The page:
Program #0054 for Tuesday, May 24, 2011: Fr. Robert Reed and CatholicTV

May 24, 2011

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Today’s host(s): Scot Landry and Fr. Chris O’Connor

Today’s guest(s): Fr. Robert Reed, president of the CatholicTV network

Today’s topics: CatholicTV, America’s Catholic Broadband Network, and Fr. Robert Reed

A summary of today’s show: Fr. Robert Reed shares with Scot and Fr. Chris the roots of his call to the priesthood and how he came to be President of the CatholicTV network. Also, the history of CatholicTV, its dynamic and far-reaching present, and the bright future ahead.

1st segment: Scot welcomes Fr. Chris O’Connor to the show. The Ordination Mass this past weekend was the high point of the year. Six men from St. John Seminary were ordained at the Cathedral of the Holy Cross by Cardinal Sean. Fr. Chris was at a diaconate ordination for one of his seminarians down in the Diocese of Providence. Scot was able to watch the Mass on CatholicTV, because he couldn’t be present himself.

Scot’s 7-year-old daughter commented on how many hugs the new priests receive. All the priests in attendance give a holy embrace to each of the ordinandi during the ceremony and many of the priests in the Archdiocese were in attendance. When Cardinal Seán celebrates an ordination, you know an ordination has taken place after 3 hours! Cardinal Seán charges a “fee” to the new priests by requesting their first priestly blessing at the end of the Mass. Then he kissed their hands to show that these are priestly hands consecrated to the work of Christ.

You can watch the ordination at CatholicTV.com. Click on “cathedral events.” Fr. Chris said the only thing as special as the ordination Mass are the first Masses celebrated by the priests on Sunday.

2nd segment: Scot and Fr. Chris welcome Fr. Bob Reed. Fr. Bob notes that Scot is prepared for heading out to coach his kids’ baseball and soccer team this afternoon, and Scot said he thinks it’s good for kids to see him and his wife outside the house helping them in other activities.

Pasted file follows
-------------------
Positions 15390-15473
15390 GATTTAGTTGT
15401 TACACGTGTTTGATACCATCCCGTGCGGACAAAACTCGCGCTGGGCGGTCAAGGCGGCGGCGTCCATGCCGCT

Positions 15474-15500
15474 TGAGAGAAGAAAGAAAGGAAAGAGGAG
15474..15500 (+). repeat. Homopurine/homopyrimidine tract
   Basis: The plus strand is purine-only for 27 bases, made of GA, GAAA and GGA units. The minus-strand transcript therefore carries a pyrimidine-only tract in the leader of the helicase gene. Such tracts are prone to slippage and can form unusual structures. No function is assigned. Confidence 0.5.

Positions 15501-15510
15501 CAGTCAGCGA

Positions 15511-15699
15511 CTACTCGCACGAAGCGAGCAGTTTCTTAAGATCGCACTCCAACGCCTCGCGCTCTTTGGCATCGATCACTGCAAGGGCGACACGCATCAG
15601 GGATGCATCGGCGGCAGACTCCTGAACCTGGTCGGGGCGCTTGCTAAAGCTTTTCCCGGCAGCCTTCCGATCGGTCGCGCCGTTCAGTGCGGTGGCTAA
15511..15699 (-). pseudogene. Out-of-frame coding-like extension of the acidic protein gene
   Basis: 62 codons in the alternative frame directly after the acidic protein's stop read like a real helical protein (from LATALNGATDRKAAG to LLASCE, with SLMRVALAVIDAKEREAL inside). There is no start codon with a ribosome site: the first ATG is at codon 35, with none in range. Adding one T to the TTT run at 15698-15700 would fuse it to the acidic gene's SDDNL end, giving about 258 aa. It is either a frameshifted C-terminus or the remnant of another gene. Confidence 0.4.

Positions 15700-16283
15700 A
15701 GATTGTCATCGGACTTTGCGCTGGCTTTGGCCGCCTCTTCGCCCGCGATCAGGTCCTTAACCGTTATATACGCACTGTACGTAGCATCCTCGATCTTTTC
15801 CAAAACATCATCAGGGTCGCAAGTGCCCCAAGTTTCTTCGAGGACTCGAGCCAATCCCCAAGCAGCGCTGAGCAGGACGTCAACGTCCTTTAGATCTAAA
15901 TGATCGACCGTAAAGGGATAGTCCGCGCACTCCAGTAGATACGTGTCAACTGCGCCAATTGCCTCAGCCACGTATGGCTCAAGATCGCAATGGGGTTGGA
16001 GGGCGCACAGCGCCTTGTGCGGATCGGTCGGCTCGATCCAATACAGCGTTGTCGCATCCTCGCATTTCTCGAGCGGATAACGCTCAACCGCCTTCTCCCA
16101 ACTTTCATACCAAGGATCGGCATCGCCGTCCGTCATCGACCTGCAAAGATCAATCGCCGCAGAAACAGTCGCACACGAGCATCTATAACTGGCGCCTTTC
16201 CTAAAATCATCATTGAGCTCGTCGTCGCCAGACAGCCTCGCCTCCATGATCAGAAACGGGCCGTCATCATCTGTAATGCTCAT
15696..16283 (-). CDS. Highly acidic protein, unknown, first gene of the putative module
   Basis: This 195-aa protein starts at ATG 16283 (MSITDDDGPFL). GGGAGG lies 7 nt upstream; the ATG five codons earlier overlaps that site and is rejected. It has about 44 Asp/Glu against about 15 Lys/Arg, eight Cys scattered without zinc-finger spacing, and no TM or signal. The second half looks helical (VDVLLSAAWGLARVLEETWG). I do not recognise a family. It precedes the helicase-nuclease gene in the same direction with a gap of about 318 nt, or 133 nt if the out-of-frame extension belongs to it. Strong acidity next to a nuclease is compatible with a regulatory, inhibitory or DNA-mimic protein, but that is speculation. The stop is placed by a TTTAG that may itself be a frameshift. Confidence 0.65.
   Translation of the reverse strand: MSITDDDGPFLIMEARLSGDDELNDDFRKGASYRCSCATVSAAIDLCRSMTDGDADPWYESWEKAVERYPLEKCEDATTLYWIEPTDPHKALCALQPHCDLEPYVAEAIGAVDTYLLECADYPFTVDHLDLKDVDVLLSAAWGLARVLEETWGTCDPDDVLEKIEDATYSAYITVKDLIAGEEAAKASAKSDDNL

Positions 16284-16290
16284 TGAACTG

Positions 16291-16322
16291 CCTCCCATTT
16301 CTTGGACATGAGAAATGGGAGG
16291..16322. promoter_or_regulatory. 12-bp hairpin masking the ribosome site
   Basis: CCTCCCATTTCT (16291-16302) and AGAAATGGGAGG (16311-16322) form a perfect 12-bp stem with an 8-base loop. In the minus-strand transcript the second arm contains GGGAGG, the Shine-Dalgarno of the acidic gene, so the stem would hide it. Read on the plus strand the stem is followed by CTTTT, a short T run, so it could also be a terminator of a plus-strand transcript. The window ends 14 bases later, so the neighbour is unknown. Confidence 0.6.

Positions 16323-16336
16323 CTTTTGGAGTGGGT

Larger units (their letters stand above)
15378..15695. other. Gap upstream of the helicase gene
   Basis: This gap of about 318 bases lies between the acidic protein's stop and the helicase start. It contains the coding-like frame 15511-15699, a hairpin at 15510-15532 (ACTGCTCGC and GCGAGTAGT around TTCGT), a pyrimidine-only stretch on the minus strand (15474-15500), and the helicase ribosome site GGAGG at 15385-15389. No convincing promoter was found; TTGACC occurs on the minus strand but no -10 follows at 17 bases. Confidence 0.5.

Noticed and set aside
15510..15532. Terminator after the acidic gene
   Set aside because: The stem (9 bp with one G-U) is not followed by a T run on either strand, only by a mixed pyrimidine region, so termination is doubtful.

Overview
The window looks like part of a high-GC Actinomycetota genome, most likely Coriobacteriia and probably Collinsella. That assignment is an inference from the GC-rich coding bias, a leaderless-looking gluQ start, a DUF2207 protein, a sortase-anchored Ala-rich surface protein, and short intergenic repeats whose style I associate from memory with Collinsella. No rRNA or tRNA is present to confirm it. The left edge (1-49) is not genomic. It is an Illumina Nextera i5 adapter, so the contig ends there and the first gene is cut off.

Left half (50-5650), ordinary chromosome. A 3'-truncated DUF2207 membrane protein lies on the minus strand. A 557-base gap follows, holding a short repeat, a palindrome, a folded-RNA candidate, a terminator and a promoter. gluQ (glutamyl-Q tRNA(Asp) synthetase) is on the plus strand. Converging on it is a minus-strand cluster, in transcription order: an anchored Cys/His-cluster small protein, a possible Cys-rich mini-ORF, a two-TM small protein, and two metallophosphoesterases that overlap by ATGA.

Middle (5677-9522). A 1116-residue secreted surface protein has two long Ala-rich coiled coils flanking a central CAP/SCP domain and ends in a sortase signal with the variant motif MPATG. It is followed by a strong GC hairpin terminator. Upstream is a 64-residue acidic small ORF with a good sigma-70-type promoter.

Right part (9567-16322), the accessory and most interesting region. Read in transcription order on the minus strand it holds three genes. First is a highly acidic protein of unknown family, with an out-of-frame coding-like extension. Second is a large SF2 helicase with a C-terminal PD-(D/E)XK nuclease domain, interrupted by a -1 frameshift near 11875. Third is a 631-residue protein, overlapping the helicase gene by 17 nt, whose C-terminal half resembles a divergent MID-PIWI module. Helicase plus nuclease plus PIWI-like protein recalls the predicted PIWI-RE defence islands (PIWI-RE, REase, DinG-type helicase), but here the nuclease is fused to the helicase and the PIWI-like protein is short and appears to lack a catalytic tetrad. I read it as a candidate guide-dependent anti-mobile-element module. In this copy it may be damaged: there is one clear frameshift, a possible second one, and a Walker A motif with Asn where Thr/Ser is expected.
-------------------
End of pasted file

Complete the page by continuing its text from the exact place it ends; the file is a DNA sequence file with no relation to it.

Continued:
Scot asked Fr. Reed how his vocation came about and what his influences led him to respond to the call. He was born in Boston and grew up in Swampscott. His parish was St. John the Evangelist, right there on the ocean. His vocation began in tragedy. He lost his dad in a tragic car accident when he was 7, just months before his First Communion. It caused him to think deeply about his Catholic faith and discover there was a lot there in his faith. His mother re-married a number of years later to a friend of his father. He also has 3 brothers and a sister. He also had marvelous priests in his parish and the Sisters of St. Joseph in the parochial school. It all developed this call that came from God.

Scot asked when he knew he wanted to enter the seminary. Fr. Bob said he was always thinking of the priesthood. Even though he was encouraged to look at other options, he remained sure. He was accepted to other colleges, but he decided to go to St. John’s and never regretted it.

Fr. Chris asked which priests were most role models. Fr. John Carroll and Fr. Dick Little were in his parish and the greatest influences. Fr. Little was once the chancellor for the Archdiocese. Fr. Little brought a crucifix to Fr. Reed’s home after his father’s funeral and Fr. Bob thought to himself, “Those are the hands of a priest!” In 1985, at his ordination, as he emerged from the cathedral, a man fell to his knees in front of Fr. Bob and kissed his hands too.

Fr. Reed studied at St. John’s Seminary College and then at the North American College in Rome. Studying at the NAC gives a man a great experience of situating him at the center of the Church to experience the universality of the Church and meet men from the Church throughout the United States. Fr. Chris asked if he had a pivotal moment in Rome.

Fr. Bob said the first few months were difficult because he’d never been away from home, realizing he couldn’t come home for two years. On Pentecost Sunday in 1985, he was the deacon for Pope Bl. John Paul II and chant the Gospel in Latin at the Mass in St. Peter’s Square.

After ordination, he served in parishes in Malden, Norwood, Haverhill, and Whitman. At the time, Immaculate Conception, Malden, was the largest parish in the archdiocese and it was an experience of the Church in a bygone era. In Norwood at St. Catherine’s was similar. In Boston at St. Matthew’s was a different experience. All along the way, there have been great people he’s met and he remains in contact with them to this day and they have taught him a wonderful lesson about what the priesthood is. Priests give, but they also receive so much.